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  11. Paul Baer (2011). The Situation of the Most Vulnerable Countries After Copenhagen. Ethics, Policy and Environment 13 (2):223-228.
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  12. Paul Baer, Tom Athanasiou, Sivan Kartha & Eric Kemp-Benedict (2009). Greenhouse Development Rights: A Proposal for a Fair Global Climate Treaty. Ethics, Place and Environment 12 (3):267-281.
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  13. Melany Banks (2013). Individual Responsibility for Climate Change. Southern Journal of Philosophy 51 (1):42-66.
    As we become more aware of the potential causes and consequences of climate change we are left wondering: who is responsible? Climate change has the potential to harm large portions of the global population and, arguably, is already doing so. Further, climate change is argued to be human-caused. If this is true, then it seems to be the case that we can analyze climate change in terms of responsibility. I argue that we can approach environmental harms, such as climate change, (...)
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  14. Michelle Bastian (2012). Fatally Confused: Telling the Time in the Midst of Ecological Crises. Journal of Environmental Philosophy 9 (1):23-48.
    Focusing particularly on the role of the clock in social life, this article explores the conventions we use to “tell the time.” I argue that although clock time generally appears to be an all-encompassing tool for social coordination, it is actually failing to coordinate us with some of the most pressing ecological changes currently taking place. Utilizing philosophical approaches to performativity to explore what might be going wrong, I then draw on Derrida’s and Haraway’s understandings of social change in order (...)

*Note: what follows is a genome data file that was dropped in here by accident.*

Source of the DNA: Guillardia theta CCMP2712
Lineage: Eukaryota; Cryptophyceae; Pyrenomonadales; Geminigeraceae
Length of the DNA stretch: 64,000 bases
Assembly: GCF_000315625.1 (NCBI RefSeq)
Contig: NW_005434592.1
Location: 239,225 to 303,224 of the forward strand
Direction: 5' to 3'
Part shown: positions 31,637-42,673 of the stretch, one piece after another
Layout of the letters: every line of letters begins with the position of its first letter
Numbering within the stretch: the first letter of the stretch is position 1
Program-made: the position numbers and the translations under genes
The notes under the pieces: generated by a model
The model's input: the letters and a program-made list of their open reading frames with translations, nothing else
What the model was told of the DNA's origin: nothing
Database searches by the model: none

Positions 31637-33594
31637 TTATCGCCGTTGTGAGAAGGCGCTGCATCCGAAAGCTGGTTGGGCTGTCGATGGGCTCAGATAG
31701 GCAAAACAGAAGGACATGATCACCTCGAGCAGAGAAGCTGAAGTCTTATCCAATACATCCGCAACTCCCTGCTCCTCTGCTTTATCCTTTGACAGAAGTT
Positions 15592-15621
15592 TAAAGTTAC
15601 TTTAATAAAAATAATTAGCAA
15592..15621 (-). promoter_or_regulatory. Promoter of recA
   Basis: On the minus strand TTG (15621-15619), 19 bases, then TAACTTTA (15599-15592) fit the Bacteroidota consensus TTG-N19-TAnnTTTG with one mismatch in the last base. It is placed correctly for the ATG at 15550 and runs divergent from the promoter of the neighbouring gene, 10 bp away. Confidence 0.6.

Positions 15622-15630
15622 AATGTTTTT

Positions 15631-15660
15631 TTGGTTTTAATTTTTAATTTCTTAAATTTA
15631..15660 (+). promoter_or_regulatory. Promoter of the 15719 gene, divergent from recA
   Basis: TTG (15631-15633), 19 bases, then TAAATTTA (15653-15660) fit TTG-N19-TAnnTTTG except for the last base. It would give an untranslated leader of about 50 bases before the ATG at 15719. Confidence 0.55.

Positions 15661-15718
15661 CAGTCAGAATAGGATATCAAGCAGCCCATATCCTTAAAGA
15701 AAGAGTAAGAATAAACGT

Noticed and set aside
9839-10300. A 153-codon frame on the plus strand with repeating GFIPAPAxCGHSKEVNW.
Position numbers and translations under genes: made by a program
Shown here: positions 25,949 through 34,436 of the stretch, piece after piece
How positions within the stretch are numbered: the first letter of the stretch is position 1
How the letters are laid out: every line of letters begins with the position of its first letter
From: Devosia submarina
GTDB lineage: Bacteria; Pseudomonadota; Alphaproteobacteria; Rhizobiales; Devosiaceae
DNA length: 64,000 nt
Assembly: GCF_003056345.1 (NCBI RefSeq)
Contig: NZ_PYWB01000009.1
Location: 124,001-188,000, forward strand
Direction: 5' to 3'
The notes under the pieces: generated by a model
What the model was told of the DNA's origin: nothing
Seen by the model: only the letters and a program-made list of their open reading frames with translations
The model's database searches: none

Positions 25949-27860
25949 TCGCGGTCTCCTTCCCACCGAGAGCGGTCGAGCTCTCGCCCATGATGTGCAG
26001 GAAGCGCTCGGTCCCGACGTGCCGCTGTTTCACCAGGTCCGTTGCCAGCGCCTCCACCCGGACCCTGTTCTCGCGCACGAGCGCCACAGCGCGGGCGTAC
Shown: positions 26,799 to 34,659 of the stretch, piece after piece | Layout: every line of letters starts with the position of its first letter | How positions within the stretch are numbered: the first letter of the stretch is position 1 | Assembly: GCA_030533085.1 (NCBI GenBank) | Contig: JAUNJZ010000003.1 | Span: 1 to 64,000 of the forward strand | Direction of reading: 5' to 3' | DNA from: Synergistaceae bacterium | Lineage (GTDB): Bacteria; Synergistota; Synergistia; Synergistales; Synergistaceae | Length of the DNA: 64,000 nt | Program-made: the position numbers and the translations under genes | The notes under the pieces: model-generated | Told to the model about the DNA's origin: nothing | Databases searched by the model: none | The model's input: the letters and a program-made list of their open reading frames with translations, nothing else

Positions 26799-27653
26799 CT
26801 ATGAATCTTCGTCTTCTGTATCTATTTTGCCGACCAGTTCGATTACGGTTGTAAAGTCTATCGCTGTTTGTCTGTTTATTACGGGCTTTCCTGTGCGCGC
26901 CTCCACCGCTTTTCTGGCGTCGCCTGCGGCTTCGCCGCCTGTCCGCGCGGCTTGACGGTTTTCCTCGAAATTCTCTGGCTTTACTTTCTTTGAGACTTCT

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  15. S. Baum (forthcoming). Beyond the Ramsey Model for Climate Change Assessments. Ethics in Science and Environmental Politics.
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  16. Seth Baum, Jacob Haqq-Misra & Chris Karmosky (2012). Climate Change: Evidence of Human Causes and Arguments for Emissions Reduction. Science and Engineering Ethics 18 (2):393-410.
    In a recent editorial, Raymond Spier expresses skepticism over claims that climate change is driven by human actions and that humanity should act to avoid climate change. This paper responds to this skepticism as part of a broader review of the science and ethics of climate change. While much remains uncertain about the climate, research indicates that observed temperature increases are human-driven. Although opinions vary regarding what should be done, prominent arguments against action are based on dubious factual and ethical (...)
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  17. Whitney Bauman (2011). Religion, Science, and Nature: Shifts in Meaning on a Changing Planet. Zygon 46 (4):777-792.
    Abstract This article explores how religion and science, as worlding practices, are changed by the processes of globalization and global climate change. In the face of these processes, two primary methods of meaning making are emerging: the logic of globalization and planetary assemblages. The former operates out of the same logic as extant axial age religions, the Enlightenment, and Modernity. It is caught up in the process of universalizing meanings, objective truth, and a single reality. The latter suggests that the (...)
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  18. Beth A. Bee (2014). Training Manual on Gender and Climate Change. By Lorena Aguilar. San José, Costa Rica: Global Gender and Climate Alliance (GGCA), 2009. [REVIEW] Hypatia 29 (3):702-706.
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  19. Derek Bell (2011). Does Anthropogenic Climate Change Violate Human Rights? Critical Review of International Social and Political Philosophy 14 (2):99-124.
    Early discussions of ?climate justice? have been dominated by economists rather than political philosophers. More recently, analytical liberal political philosophers have joined the debate. However, the philosophical discussion of climate justice remains in its early stages. This paper considers one promising approach based on human rights, which has been advocated recently by several theorists, including Simon Caney, Henry Shue and Tim Hayward. A basic argument supporting the claim that anthropogenic climate change violates human rights is presented. Four objections to this (...)